Supreme Court HR-2018-2433-A (case no. 18-082393SIV-HRET), civil case, appeal against judgment
18 December 2018
Law of wills. Will. Testamentary contract.
In a joint will, the spouses had decided that the predeceased spouse's children from an earlier marriage were to inherit estate originating from her family. The Supreme Court found, like the lower instances, that the survivor, who had acquired the joint estate undivided, was not entitled to dispose of this estate by will after his spouse's death. Even though it did not clearly appear from the joint will that these dispositions were irrevocable, it had to be interpreted to mean that the survivor was not to dispose of estate that had been disposed of to the advantage of the predeceased spouse's heirs. It was held that circumstances not explicitly mentioned in the document had be included in the interpretation to clarify what the testator meant when drawing up the will, but that there must be strong reasons for concluding that the testator had meant to bind the testamentary capacity. The surviving spouse died while the case was being heard in the Supreme Court, and the Court concluded that his heirs had a legal interest in upholding the appeal.
Supreme Court HR-2018-2424-A (case no. 18-070825SIV-HRET), civil case, appeal against judgment
14 December 2018
Tort law. Land-use regulation. Redemption.
A housing property located close to a planned freight depot for the National Rail Administration had been re-regulated for industry. The contact between the land owners and the municipality with the aim of transferring the property resulted in nothing. A planning process with the purpose of re-regulating the property to housing was also not completed. The land owners' subsequent claim against the municipality for compensation for economic loss did not succeed before the Supreme Court. Due weight was given to the fact that the municipality had not, at any point in time, been entitled to make requirements towards the Rail Administration on redemption of the property. The municipality had thus not acted unlawfully. The fact that the municipality had tried to protect the interests of the landowners by, among other things, recommending redemption could not justify any claim on the grounds that redemption could not be carried out.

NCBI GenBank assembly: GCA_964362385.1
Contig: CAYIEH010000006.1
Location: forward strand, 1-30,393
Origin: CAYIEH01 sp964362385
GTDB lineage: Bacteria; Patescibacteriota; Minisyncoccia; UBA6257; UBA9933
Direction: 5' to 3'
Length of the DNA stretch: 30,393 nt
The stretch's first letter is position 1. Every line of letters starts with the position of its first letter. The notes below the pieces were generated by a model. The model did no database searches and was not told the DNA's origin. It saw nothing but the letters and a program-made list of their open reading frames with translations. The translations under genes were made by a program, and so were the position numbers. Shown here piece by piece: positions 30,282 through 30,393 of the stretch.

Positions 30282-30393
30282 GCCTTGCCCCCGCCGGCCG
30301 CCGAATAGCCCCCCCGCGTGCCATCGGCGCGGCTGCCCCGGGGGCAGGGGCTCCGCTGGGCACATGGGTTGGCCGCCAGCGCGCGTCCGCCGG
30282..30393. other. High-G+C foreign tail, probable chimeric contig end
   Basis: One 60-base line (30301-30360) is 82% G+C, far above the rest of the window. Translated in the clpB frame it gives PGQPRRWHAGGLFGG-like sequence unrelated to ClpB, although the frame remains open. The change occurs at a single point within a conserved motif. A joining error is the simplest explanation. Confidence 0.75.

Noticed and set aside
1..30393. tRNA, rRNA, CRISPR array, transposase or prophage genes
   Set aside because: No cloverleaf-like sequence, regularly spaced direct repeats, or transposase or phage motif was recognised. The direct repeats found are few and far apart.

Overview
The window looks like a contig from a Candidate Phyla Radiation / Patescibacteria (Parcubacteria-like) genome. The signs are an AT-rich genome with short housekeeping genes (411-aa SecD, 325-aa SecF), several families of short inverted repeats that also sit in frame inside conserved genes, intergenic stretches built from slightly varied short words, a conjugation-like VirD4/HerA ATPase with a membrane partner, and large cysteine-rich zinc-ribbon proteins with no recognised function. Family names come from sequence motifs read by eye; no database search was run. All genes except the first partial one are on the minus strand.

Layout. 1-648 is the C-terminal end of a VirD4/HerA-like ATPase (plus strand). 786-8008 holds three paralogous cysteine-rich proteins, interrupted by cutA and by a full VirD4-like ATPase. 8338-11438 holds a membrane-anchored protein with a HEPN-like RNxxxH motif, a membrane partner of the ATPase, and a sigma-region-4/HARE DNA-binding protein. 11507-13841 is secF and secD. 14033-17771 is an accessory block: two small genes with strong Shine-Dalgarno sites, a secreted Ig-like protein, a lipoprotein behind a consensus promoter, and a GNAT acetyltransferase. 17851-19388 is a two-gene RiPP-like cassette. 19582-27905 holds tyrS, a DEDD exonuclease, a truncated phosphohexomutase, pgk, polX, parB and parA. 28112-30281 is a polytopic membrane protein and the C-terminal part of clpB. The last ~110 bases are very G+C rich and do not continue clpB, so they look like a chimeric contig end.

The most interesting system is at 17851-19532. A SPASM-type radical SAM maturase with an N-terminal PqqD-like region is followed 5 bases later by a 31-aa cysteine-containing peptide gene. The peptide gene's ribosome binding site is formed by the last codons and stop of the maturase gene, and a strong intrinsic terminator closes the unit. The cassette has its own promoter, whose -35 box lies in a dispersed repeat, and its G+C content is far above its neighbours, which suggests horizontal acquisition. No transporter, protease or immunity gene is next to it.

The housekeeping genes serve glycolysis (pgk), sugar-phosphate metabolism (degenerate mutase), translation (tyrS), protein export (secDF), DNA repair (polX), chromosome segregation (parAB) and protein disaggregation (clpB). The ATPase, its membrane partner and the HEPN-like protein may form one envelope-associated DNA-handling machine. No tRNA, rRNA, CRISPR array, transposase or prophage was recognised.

Supreme Court HR-2018-2388-A (case no. 18-083932SIV-HRET), civil case, appeal against judgment
Criminal law. Restraining order. Fitness studio.
The court of appeal had acquitted a man of charges under section 168 of the Penal Code, cf. section 222 of the Criminal Procedure Act. At a fitness studio where both he and the aggrieved party worked out, he had on one occasion entered the studio and worked out despite his knowledge that the aggrieved party was already there. The Supreme Court found, like the court of appeal, that the restraining order had not been violated. It was emphasised that the fitness studio was relatively large with many people, that the defendant had been working out at some distance from the aggrieved party and that he had not approached nor sought eye contact with her. Thus, he had not followed, approached or contacted her in any way. The prosecution authority's appeal against the court of appeal's application of the law was dismissed.